This has definitely shaped some of the music that I’ve chosen this week, and while there’s a lot of jazz, soul, and funk, the specific tracks I’ve chosen are songs that I think demonstrate both a commitment to craft, but really pushed things on when they were released. Q-Tip’s work with Janet Jackson, Roy Ayers, Prince, FaltyDL, Luke Vibert, Thom Yorke – these are all artists that pushed the boundaries, while staying true to their core. As such, this week’s mixtape has a sometimes ‘futuristic’ feel, and while there are more songs with vocals than I think I’ve ever included, I think the whole tape together sounds a little bit like a film score, or maybe atmospheric music. Hopefully you’ll see what I mean.

I’m also halfway through this great piece from The New Yorker on Questlove, and it feels like it’s telling the same story; incredible commitment and belief, and the ability to naturally chart the evolution while bringing in new audiences.

What’s really interesting is when you see artists get it wrong – when they show little (if any) commitment to something, yet try to incorporate it into their evolution and co-opt it in order to appeal to new audiences. This piece on The Guardian on artists that suddenly found a social conscience this year was good. Authenticity and commitment are definitely close partners.

Anyway, I’m not sure I’m articulating this thought particularly well, but I think there’s something in it. How do you establish a strong culture, while continuously evolving it. Maybe it’s about keeping the same values, and beliefs, but letting everything else grow naturally. I suppose after all that’s what connects Peterson, Gabber, Cage, and Questlove.

As always, if you’ve read to here, thanks for indulging me ♥️ .

See you on the dance floor.
Love Will Save the Day

Letter #36

Good morning / afternoon / evening everyone,

I hope you’ve had an absolutely sterling week. Last week I was away with work, so had the treat of waking up Friday morning to Olly’s guest letter. Big thanks Olly. I have to confess, although it can sometimes feel like a huge effort to put this letter together every week, I do miss doing it when there are guest editors!

This week’s letter is a bit different, but please read on.

The break in putting these letters together does me some good, and the last two weeks I’ve been thinking a lot about the format of the letter, and the way the mixtape is presented. It’s brilliant that we continue to grow, but it’s easy for me to forget that we have a huge number of people who are on their 30+ letter. I never want this to get tired, or predictable – for either you, or for me. While I know that around 65% of you read the full letter, and even more listen to the mixtape, I’ve now written enough of these to see trends occurring and one of them worries me a bit. Namely, if I include more ‘popular’ artists in the first ten tracks (or better, mention them in the TL:DR section) then the number of you clicking to listen goes up.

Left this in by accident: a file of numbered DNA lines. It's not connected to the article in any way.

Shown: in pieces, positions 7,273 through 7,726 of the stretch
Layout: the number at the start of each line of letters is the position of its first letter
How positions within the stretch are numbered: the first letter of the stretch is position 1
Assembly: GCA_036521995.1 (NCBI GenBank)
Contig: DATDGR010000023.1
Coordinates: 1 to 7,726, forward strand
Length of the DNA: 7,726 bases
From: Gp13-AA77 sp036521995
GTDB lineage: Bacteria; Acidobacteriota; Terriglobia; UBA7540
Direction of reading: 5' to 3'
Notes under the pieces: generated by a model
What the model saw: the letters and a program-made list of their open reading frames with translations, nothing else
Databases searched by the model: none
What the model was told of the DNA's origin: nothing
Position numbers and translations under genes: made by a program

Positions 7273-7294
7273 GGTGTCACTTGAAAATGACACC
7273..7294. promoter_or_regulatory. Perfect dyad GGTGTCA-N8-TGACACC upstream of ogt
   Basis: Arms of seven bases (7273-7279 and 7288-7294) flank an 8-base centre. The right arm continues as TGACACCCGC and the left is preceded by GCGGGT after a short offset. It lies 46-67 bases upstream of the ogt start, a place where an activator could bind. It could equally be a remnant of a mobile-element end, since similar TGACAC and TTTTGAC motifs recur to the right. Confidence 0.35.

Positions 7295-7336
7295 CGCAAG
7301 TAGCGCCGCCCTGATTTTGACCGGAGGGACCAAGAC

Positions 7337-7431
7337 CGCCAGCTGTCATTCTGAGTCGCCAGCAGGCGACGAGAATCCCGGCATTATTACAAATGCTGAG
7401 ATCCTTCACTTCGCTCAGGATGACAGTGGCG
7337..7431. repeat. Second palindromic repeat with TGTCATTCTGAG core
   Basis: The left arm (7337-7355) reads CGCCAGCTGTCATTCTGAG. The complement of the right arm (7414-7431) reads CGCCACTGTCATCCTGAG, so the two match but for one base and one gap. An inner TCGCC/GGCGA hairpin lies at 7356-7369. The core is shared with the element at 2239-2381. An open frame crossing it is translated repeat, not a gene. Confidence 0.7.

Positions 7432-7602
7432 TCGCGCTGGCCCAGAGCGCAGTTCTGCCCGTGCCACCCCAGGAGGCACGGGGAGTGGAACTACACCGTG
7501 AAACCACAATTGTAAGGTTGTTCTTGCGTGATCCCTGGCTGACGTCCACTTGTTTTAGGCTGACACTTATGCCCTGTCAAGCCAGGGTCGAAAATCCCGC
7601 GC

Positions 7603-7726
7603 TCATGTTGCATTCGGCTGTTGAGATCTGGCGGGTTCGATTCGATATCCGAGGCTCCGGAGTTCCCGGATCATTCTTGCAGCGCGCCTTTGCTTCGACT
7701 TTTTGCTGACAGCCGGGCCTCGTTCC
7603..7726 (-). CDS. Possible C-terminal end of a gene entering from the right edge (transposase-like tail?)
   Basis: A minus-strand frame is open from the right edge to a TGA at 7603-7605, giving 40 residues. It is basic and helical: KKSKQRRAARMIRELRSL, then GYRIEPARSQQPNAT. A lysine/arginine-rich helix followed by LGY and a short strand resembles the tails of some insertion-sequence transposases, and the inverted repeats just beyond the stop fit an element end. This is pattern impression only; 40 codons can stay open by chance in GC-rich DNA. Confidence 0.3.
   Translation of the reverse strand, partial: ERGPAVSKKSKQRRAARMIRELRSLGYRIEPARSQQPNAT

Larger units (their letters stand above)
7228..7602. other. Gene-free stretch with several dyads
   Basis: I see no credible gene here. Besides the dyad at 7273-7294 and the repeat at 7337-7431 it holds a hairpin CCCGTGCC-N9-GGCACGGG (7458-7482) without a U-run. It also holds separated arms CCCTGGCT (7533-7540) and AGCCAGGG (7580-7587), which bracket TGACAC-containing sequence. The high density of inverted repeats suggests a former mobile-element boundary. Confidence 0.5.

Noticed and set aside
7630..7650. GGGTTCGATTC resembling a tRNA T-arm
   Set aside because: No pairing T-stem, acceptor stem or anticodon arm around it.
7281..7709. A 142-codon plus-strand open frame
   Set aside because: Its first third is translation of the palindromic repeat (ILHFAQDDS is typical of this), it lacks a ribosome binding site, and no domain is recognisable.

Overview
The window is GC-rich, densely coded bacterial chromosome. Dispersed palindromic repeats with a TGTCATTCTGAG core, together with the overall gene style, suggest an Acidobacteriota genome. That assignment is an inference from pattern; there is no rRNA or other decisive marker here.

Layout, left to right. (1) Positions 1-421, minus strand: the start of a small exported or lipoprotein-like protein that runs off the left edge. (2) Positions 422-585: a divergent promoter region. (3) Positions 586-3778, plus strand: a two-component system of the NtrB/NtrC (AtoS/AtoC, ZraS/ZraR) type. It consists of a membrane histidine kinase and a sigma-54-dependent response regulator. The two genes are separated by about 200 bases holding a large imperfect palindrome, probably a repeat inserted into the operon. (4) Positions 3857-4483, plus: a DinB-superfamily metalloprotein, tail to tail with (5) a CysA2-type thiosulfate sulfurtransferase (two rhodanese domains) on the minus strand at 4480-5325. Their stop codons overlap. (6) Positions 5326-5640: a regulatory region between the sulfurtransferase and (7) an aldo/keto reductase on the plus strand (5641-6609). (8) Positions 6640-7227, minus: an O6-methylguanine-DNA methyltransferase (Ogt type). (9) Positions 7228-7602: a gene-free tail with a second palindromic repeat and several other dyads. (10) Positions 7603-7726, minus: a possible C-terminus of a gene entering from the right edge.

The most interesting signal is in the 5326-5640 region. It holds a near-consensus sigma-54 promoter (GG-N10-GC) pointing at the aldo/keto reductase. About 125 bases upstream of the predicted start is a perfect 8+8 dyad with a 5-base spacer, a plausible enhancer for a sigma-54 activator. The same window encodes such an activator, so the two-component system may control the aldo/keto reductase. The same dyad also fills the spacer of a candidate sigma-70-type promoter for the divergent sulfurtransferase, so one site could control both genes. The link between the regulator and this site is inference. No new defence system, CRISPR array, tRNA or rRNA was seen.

It’s clickbait, effectively.

– 🎣  –
It lures you in, and this is fine. I understand that sometimes some of the musical choices might be a bit left-field or downright odd (the sounds of Texas bullfrogs in letter #7 was probably a step too far 😂 ). But most of you have now listened to enough of these mixtapes to hopefully trust me. So I’m going to remove the track list, and unless it absolutely calls for it, I’m going to only reference genres or artists in the notes. There will still be a TL:DR section of interesting links, and there will always be a set of notes, but in a perfect world each week I’d like you to click the link, press play, and continue reading the letter.

There are a few reasons why I think this is important, which I’ll explain in a second, but let’s start as we mean to go on. I’ve found a new flashy button, so please click below for the playlist, and hit ‘play’.

So, why is this important? Well, it’s not you, it’s me. You see, when I see more people clicking the links, I attribute that to more people enjoying the mixtape (this is a false proxy, I know), and by nature I’m a bit of an unnecessary crowdpleaser. Actually, that’s putting it too politely, let me go again; the increase in clicks feeds my vanity. So, from now on I’m going to focus on finding interesting new (new, not ‘new’) music, and not worry about having to ‘play the hits’. If ‘the hits’ come up naturally, fine, but otherwise it should be about exploring new music. When I first set this up, it was about sharing interesting music and cultural stuff that I’d found that week, with people who I thought would appreciate it. The promise remains, but I have to keep myself in check a little. I hope you understand.

Now, it is actually also a bit you, as well as me.

I’ve read two books in the last few weeks that have had a pretty profound effect on how I think about culture, music, and curating and writing about them. The books were Hit Makers, and Every Song Ever.